Like Busch in Phoenix, Jet Ski dominated most of the race, but instead of being penalized, he was caught in a strategy catch-22 when a caution came out with six laps to go thanks to Paul Menard's flat right front tire.
Keselowski chose to pit and take four tires, while Busch and Justin Allgaier stayed out on the track. But of the 15 cars on the lead lap, Busch and Allgaier were the only ones that stayed out, allowing Keselowski to restart fourth for the green-white-checker finish. As Greg Biffle made it three wide on the restart, Keselowski patiently--well as patiently as a driver can with two laps to go--waited for a hole to open up in the middle of the track, split Busch and Biffle, and held off Biffle on the last lap because he had the low line in turns 3 and 4.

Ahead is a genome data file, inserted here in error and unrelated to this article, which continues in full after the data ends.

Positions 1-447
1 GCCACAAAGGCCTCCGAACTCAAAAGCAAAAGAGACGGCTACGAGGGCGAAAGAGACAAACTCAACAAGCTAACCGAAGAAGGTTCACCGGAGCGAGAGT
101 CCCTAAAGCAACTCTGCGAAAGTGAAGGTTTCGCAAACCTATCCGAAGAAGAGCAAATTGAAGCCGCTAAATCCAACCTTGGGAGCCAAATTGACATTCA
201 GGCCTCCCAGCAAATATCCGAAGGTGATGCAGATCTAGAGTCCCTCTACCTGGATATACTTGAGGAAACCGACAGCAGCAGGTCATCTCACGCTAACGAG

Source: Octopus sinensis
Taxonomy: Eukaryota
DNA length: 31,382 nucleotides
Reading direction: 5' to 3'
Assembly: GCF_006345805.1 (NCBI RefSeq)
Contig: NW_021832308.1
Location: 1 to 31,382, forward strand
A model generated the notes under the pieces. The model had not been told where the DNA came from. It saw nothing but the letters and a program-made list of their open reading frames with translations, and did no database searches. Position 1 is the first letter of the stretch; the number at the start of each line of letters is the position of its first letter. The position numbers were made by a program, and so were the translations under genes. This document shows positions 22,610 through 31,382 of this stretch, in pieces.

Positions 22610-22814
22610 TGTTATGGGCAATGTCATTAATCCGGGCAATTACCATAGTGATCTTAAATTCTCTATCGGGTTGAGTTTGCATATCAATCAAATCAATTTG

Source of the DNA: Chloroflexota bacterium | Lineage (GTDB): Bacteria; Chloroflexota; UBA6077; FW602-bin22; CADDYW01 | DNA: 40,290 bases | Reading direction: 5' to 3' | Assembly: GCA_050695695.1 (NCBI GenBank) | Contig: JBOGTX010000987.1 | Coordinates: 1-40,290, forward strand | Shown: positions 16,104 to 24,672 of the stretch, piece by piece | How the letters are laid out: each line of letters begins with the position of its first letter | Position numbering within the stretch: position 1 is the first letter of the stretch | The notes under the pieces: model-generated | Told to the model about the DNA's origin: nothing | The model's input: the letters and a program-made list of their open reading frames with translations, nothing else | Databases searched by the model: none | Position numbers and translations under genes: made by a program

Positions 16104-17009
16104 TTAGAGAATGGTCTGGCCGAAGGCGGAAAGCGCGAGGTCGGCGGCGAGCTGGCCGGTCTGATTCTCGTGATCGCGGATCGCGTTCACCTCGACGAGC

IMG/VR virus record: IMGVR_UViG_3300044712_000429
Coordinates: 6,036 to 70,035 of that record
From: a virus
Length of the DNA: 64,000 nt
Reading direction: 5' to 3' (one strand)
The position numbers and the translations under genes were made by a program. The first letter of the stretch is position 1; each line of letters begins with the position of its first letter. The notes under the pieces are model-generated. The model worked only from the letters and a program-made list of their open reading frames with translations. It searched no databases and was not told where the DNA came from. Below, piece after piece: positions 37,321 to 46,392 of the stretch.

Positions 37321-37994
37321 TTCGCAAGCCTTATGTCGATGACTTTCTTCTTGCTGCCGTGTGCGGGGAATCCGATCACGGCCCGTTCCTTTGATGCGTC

Busch, who restarted eighth with 12 laps to go at Phoenix, knew that he was toast on the final restart and against all hopes for a budding rivalry, cordially congratulated Keselowski and his team on their performance. (Come on Kyle! Where's the hate? Couldn't you have at least made a crack about hoping that the 22 team was using legal shocks this weekend?)
So what was better? Seven positions in 12 laps or three positions in two laps? If Busch can convince Joe and JD Gibbs to run the full Nationwide schedule, we've got one heckuva title race on our hands.